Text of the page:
Elizabeth Costello

Elizabeth Costello

by J. M. Coetzee
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Overview

Elizabeth Costello by J. M. Coetzee

Since 1982, J. M. Coetzee has been dazzling the literary world. After eightnovels that have won, among other awards, two Booker Prizes, and most recently, the Nobel Prize, Coetzee has once again crafted an unusual and deeply affecting tale. Told through an ingenious series of formal addresses, Elizabeth Costello is, on the surface, the story of a woman's life as mother, sister, lover, and writer. Yet it is also a profound and haunting meditation on the nature of storytelling. comprehensive and satisfying. (Los Angeles Times Book Review) working of the mysterious law of the universe, touching the human in his very attempts to record the dying animal within us. (The Boston Globe) put aside. (John Banville, The Nation) provoking... Coetzee's prose is flawless. (Milwaukee Journal-Sentinel) Chronicle)

Author Biography: J. M. Coetzee is the author of numerous works of fiction and nonfiction, including Life & Times of Michael K and Disgrace, both of which were awarded the Booker Prize. He is the recipient of the 2003 Nobel Prize in Literature, among many other literary awards. Coetzee is a professor of social thought at the University of Chicago.

Product Details

ISBN-13: 9780436206160
Publisher: Secker, Martin & Warburg, Limited
Publication date: 08/18/2003
Pages: 224

About the Author

Born in Cape Town, South Africa, on February 9, 1940, John Michael Coetzee studied first at Cape Town and later at the University of Texas at Austin, where he earned a Ph.D. degree in literature. In 1972 he returned to South Africa and joined the faculty of the University of Cape Town. His works of fiction include Dusklands, Waiting for the Barbarians, which won South Africa’s highest literary honor, the Central News Agency Literary Award, and the Life and Times of Michael K., for which Coetzee was awarded his first Booker Prize in 1983. He has also published a memoir, Boyhood: Scenes From a Provincial Life, and several essays collections. He has won many other literary prizes including the Lannan Award for Fiction, the Jerusalem Prize and The Irish Times International Fiction Prize. In 1999 he again won Britain’s prestigious Booker Prize for Disgrace, becoming the first author to win the award twice in its 31-year history. In 2003, Coetzee was awarded the Nobel Prize in Literature.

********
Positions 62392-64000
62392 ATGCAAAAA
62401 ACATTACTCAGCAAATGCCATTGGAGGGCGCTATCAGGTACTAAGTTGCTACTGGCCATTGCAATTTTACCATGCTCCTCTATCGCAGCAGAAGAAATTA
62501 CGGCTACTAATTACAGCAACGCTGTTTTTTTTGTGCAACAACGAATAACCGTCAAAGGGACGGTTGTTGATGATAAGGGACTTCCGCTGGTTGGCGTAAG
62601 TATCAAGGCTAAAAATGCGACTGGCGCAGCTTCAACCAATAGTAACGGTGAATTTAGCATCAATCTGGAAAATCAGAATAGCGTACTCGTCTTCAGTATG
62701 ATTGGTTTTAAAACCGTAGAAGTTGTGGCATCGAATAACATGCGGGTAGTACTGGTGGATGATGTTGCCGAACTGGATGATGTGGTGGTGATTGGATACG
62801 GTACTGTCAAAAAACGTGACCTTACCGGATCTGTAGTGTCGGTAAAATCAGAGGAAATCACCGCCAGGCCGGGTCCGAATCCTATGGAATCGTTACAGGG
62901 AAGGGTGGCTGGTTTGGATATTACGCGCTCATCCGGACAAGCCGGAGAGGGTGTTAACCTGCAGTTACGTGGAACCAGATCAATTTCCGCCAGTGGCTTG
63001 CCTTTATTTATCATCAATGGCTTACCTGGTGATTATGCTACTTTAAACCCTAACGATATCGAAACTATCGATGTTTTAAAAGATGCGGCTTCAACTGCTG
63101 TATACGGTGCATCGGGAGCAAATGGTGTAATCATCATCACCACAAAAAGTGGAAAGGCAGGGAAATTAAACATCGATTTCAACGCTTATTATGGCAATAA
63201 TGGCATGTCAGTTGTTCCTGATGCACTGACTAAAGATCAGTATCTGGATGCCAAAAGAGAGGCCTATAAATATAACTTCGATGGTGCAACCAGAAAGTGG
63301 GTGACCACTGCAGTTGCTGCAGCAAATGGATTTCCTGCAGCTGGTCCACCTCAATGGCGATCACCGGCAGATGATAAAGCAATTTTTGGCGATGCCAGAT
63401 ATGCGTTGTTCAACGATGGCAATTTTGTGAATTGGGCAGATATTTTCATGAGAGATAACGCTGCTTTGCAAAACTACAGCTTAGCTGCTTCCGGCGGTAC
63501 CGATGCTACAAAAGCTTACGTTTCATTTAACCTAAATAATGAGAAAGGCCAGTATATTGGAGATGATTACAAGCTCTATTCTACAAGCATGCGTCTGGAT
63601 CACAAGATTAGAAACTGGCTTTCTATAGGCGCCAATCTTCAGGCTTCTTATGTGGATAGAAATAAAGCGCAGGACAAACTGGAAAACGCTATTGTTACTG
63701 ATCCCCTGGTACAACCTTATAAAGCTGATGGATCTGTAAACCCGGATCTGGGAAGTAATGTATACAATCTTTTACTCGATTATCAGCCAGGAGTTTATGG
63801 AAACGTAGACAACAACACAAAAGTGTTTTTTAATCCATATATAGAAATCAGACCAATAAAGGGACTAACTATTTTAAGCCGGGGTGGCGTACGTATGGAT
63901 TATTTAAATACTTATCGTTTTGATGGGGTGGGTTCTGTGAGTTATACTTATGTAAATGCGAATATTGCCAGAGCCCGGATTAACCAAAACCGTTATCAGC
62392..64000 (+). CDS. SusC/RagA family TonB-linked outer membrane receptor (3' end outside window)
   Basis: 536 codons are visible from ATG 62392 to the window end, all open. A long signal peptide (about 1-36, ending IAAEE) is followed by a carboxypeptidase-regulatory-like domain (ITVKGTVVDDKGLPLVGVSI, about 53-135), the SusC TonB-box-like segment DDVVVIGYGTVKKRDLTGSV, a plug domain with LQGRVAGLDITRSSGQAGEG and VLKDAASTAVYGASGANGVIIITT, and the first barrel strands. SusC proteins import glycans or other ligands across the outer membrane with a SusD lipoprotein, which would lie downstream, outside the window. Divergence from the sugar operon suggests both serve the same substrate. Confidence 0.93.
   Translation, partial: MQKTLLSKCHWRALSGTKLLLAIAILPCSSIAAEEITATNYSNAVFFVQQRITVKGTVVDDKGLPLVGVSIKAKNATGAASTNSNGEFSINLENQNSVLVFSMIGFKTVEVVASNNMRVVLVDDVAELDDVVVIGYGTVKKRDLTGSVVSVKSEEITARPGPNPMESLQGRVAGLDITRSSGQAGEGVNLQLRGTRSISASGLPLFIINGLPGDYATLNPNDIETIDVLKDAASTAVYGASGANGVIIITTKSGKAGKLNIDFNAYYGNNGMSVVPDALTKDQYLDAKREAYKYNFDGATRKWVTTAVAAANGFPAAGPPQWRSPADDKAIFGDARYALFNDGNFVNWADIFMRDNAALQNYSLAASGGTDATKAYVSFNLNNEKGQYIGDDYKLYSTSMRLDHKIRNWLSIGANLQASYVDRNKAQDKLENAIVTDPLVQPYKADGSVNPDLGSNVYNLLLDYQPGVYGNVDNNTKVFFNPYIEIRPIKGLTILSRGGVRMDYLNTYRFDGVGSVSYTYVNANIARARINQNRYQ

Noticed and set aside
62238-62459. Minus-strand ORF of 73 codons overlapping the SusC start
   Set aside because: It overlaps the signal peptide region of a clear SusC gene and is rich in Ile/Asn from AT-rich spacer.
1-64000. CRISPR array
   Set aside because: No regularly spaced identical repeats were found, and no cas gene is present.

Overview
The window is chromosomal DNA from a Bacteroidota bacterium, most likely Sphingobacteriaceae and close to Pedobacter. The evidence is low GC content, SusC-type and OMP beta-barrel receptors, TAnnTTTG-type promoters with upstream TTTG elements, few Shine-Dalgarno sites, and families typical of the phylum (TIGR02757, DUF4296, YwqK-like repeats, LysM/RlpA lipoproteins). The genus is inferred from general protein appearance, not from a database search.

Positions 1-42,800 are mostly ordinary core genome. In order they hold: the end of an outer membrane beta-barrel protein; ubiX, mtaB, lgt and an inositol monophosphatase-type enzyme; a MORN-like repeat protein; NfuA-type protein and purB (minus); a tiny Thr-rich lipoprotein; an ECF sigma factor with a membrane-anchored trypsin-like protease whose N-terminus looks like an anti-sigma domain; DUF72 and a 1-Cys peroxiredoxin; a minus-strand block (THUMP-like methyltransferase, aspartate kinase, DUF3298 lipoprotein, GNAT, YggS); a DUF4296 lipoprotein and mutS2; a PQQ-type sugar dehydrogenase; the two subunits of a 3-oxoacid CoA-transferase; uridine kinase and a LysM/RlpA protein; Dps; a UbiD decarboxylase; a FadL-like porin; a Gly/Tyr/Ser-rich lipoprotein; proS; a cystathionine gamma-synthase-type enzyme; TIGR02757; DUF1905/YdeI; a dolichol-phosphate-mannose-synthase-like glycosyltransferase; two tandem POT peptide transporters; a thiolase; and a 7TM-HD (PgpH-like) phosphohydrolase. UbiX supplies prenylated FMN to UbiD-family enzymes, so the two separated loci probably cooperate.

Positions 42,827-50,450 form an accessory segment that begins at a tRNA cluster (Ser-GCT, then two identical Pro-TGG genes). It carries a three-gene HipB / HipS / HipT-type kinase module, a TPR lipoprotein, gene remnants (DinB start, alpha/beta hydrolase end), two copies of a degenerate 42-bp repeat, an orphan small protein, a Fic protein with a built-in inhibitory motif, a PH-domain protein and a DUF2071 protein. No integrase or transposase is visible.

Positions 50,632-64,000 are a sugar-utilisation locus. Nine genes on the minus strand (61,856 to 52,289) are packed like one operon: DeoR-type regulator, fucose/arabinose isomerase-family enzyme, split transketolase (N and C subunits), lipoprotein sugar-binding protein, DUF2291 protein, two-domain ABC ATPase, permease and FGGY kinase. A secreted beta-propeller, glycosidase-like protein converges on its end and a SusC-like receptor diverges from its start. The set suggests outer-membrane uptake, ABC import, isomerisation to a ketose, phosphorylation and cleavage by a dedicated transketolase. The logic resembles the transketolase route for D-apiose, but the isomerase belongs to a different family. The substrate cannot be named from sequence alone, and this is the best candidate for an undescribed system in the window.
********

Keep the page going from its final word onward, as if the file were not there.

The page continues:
Hometown:

Adelaide, Australia

Date of Birth:

February 9, 1940

Place of Birth:

Cape Town, South Africa

Education:

B.A., University of Cape Town, 1960; M.A., 1963; Ph.D. in Literature, University of Texas, Austin, 1969

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Elizabeth Costello 3.9 out of 5 based on 0 ratings. 6 reviews.
Anonymous More than 1 year ago
Anonymous More than 1 year ago
Guest More than 1 year ago
In Elizabeth Costello, we find Coetzee confronting some of the fundamental structures of the society we have known for so long, forcing the reader to think and have an insight into life. This thought-provoking novel which is actually a collection of essays with some having been published before as lectures, is a deep but entertaining book. Coetzee uses Costello Elizabeth as a fictional character to put forward these essays and uses other characters as critics to create a dialectical outlook for the book. It is this approach that I think made this book so unique. A reader is forced to think beyond his beliefs. And in so doing, the reader is forced to evolve.
Guest More than 1 year ago
This book is brillantly written. It's not for the amateur. This work pushes the reader to think beyond what one believes to be his/her limits: when the protagonist discovers what it means to be illimitable, one realizes that Coetzee has brought one there as well.
Guest More than 1 year ago
Elisabeth Costello is a unique novel that presents a new perspective, not only in its format and writing-style, but moreover in the actual content. Elisabeth Costello almost reads more like heavy 'food for thought' than an actual storyline posing many facinating ethical questions. The ending of the novel is especially unique where the novel verges toward fantasy genre.
Guest More than 1 year ago
I think the author is brilliant and I loved 'Disgrace'. This book was boring.